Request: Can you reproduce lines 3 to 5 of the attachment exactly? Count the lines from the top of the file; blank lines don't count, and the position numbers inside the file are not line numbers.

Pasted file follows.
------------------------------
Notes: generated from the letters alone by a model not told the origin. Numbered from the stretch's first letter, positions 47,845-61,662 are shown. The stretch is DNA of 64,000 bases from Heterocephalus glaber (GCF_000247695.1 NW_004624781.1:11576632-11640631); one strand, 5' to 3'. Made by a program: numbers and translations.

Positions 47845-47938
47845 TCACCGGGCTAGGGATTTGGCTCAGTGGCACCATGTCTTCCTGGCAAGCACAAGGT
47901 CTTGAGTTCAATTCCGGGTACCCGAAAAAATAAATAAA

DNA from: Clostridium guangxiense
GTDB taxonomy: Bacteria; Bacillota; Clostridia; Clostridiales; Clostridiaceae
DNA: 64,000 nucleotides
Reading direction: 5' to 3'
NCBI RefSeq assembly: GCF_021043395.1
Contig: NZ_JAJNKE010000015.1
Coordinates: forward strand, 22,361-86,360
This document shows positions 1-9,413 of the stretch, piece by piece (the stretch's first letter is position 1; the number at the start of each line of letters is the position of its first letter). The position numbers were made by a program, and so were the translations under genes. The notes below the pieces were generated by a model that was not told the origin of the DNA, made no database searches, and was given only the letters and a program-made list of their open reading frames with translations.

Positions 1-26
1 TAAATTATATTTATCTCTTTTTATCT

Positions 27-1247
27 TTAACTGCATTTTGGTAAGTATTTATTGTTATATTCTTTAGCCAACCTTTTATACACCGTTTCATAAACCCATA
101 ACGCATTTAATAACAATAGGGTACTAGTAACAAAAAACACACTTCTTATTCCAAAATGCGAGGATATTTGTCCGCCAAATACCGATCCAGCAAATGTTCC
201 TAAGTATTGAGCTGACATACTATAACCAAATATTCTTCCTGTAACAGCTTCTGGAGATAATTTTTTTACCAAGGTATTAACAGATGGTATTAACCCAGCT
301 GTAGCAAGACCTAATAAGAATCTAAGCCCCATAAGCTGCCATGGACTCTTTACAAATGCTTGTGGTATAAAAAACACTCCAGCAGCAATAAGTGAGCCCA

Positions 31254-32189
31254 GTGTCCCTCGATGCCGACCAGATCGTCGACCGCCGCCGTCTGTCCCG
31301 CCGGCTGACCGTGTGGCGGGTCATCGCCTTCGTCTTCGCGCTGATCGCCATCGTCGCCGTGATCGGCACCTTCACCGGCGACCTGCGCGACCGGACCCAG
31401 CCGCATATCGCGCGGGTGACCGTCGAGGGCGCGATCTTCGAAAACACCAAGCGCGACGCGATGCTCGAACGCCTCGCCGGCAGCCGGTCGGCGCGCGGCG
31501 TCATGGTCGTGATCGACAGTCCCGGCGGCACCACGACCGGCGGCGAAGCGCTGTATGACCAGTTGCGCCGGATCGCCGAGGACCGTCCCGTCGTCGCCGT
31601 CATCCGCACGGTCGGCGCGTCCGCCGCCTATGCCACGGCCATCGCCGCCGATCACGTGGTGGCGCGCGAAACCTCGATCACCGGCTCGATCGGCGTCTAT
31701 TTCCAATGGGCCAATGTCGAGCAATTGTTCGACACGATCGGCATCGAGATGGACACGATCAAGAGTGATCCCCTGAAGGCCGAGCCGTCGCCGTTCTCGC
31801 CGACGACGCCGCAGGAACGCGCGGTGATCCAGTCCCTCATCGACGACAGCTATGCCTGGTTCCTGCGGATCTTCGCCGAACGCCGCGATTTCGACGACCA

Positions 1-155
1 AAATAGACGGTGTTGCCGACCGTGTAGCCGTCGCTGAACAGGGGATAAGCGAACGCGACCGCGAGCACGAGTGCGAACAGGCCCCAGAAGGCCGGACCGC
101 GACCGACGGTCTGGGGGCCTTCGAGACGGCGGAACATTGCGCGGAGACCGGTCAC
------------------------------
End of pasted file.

47845 TCACCGGGCTAGGGATTTGGCTCAGTGGCACCATGTCTTCCTGGCAAGCACAAGGT
47901 CTTGAGTTCAATTCCGGGTACCCGAAAAAATAAATAAA

DNA from: Clostridium guangxiense